Interpersonal Reactivity Index
- 358 Downloads
The Interpersonal Reactivity Index (IRI; Davis 1980, 1983, 1996), developed by Mark Davis, measures dispositional empathy as a set of four separate but related dimensions (Davis 1996). Thus, the IRI takes a multidimensional approach to measuring individual differences in empathy by assessing both cognitive and perspective-taking capabilities as well as emotional reactivity (Davis 1980). While previous research had focused on either emotional or cognitive aspects of empathy, the IRI was specifically designed to assess both concepts by measuring separate but related dispositional tendencies to be responsive to others (Davis 1983). It should be noted that the IRI is...
- Beven, J. P., O’Brien-Malone, A., & Hall, G. (2004). Using the Interpersonal Reactivity Index to assess empathy in violent offenders. Journal of Forensic Psychology, 1, 33–41.Google Scholar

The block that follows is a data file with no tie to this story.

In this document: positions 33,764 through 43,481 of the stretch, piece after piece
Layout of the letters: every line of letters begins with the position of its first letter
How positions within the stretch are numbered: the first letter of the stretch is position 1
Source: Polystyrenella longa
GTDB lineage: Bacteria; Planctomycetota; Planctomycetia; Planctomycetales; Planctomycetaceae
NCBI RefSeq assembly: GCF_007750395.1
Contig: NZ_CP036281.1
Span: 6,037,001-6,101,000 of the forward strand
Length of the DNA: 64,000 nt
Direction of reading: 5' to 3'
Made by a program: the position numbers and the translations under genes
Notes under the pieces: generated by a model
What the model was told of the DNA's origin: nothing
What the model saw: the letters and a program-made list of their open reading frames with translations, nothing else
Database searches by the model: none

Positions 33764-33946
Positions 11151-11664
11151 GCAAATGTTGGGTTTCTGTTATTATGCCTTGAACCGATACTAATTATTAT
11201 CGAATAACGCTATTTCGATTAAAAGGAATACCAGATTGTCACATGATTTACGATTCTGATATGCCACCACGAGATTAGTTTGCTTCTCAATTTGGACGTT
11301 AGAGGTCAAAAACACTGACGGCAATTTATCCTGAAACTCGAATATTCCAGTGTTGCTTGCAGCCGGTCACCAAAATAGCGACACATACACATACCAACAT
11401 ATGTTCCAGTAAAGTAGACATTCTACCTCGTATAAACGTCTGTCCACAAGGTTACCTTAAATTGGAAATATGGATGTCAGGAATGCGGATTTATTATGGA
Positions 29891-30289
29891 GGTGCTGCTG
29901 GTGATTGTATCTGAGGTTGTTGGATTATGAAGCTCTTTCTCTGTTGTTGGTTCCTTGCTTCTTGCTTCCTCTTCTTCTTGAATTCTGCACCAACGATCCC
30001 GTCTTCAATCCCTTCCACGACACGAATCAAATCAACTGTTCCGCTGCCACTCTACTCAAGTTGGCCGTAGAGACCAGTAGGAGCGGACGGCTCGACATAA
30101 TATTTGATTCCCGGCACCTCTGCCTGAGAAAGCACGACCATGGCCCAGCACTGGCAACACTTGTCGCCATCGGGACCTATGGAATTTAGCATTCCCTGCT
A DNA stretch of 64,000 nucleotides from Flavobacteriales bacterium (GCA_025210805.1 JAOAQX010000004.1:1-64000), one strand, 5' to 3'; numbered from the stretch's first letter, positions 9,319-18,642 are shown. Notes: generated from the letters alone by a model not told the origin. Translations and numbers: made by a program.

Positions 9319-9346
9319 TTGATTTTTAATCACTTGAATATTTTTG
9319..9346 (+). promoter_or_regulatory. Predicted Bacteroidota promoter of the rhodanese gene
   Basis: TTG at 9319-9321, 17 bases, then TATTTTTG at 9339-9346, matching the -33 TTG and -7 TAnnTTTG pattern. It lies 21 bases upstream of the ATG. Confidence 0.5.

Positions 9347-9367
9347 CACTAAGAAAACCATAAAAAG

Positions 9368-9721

- Davis, M. H. (1980). A multidimensional approach to individual differences in empathy. JSAS Catalog of Selected Documents in Psychology, 10, 85.Google Scholar
- Davis, M. H. (1996). Empathy: A social psychological approach. Boulder: Westview Press.Google Scholar
- Gilet, A., Mella, N., Studer, J., Grühn, D., & Labouvie-Vief, G. (2013). Assessing dispositional empathy in adults: A French validation of the Interpersonal Reactivity Index (IRI). Canadian Journal of Behavioural Science/Revue Canadienne Des Sciences Du Comportement, 45, 42–48.CrossRefGoogle Scholar
- Konrath, S. (2013). A critical analysis of the Interpersonal Reactivity Index. MedEdPORTAL Directory and Repository of Educational Assessment Measures (DREAM).Google Scholar